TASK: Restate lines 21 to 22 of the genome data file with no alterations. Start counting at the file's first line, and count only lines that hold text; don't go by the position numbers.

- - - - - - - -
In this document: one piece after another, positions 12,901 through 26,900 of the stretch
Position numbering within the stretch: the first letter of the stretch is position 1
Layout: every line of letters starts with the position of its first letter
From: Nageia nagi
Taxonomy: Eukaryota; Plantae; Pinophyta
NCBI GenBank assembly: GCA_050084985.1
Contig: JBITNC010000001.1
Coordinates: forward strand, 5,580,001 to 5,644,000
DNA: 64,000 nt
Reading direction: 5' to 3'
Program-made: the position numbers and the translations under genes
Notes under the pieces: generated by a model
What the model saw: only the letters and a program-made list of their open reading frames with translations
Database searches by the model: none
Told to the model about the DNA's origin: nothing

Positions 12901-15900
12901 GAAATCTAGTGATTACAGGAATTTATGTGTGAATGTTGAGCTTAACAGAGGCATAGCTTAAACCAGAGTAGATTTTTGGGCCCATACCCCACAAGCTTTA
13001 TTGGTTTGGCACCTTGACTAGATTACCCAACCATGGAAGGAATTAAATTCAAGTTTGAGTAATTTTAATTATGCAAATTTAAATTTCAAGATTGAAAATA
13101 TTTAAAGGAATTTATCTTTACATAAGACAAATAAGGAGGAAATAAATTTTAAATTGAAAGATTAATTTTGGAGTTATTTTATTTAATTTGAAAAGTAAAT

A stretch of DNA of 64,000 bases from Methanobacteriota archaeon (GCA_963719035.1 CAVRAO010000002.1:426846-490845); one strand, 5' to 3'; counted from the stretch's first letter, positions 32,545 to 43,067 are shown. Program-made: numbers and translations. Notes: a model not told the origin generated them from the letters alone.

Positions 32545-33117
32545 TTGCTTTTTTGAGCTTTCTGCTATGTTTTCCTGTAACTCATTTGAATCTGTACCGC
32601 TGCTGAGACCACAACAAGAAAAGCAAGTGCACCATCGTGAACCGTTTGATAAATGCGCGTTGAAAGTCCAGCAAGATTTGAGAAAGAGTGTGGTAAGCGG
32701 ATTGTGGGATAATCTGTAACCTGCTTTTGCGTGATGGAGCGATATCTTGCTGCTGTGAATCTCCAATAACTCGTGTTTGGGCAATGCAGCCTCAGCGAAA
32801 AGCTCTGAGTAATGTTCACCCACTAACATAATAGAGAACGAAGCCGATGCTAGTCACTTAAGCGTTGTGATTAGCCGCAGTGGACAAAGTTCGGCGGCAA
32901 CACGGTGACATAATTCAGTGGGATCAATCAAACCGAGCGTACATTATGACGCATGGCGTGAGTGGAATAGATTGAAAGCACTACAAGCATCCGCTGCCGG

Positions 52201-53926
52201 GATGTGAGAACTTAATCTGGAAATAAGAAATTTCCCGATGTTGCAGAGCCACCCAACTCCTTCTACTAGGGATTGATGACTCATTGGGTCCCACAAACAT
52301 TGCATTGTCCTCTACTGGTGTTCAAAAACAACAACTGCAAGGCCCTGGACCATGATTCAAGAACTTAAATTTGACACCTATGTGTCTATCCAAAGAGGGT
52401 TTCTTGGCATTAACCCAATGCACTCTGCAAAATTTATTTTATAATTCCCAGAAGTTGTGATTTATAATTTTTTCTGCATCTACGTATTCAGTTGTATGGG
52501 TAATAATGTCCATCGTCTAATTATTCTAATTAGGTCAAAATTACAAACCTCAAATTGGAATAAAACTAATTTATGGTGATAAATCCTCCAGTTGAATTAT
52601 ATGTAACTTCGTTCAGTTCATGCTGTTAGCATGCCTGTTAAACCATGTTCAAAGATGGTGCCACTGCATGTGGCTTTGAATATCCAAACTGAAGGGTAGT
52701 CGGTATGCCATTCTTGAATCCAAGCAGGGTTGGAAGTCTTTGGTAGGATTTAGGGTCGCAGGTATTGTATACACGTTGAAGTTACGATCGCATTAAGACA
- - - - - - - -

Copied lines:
Positions 32545-33117
32545 TTGCTTTTTTGAGCTTTCTGCTATGTTTTCCTGTAACTCATTTGAATCTGTACCGC